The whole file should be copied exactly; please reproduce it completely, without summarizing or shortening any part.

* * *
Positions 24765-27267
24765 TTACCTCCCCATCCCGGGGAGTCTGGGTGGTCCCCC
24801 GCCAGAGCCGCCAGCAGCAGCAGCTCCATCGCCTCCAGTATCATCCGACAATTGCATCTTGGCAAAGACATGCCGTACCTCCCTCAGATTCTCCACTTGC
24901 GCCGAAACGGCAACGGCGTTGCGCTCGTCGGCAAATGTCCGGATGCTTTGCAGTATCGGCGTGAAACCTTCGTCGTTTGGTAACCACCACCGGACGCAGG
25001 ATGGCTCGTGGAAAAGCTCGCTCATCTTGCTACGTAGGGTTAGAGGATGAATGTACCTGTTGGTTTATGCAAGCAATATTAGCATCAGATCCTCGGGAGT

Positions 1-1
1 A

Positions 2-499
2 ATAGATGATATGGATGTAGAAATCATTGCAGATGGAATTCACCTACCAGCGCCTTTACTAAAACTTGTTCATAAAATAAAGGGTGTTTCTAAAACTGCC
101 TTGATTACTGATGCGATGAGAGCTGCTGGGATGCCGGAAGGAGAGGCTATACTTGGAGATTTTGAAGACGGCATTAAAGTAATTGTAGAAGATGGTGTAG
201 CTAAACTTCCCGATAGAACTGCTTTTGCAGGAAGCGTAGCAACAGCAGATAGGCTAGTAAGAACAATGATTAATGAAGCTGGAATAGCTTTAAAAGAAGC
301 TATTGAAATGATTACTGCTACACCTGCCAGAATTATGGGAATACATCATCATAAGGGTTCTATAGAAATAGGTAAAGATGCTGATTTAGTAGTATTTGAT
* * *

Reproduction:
Positions 24765-27267
24765 TTACCTCCCCATCCCGGGGAGTCTGGGTGGTCCCCC
24801 GCCAGAGCCGCCAGCAGCAGCAGCTCCATCGCCTCCAGTATCATCCGACAATTGCATCTTGGCAAAGACATGCCGTACCTCCCTCAGATTCTCCACTTGC
24901 GCCGAAACGGCAACGGCGTTGCGCTCGTCGGCAAATGTCCGGATGCTTTGCAGTATCGGCGTGAAACCTTCGTCGTTTGGTAACCACCACCGGACGCAGG
25001 ATGGCTCGTGGAAAAGCTCGCTCATCTTGCTACGTAGGGTTAGAGGATGAATGTACCTGTTGGTTTATGCAAGCAATATTAGCATCAGATCCTCGGGAGT

Positions 1-1
1 A

Positions 2-499
2 ATAGATGATATGGATGTAGAAATCATTGCAGATGGAATTCACCTACCAGCGCCTTTACTAAAACTTGTTCATAAAATAAAGGGTGTTTCTAAAACTGCC
101 TTGATTACTGATGCGATGAGAGCTGCTGGGATGCCGGAAGGAGAGGCTATACTTGGAGATTTTGAAGACGGCATTAAAGTAATTGTAGAAGATGGTGTAG
201 CTAAACTTCCCGATAGAACTGCTTTTGCAGGAAGCGTAGCAACAGCAGATAGGCTAGTAAGAACAATGATTAATGAAGCTGGAATAGCTTTAAAAGAAGC
301 TATTGAAATGATTACTGCTACACCTGCCAGAATTATGGGAATACATCATCATAAGGGTTCTATAGAAATAGGTAAAGATGCTGATTTAGTAGTATTTGAT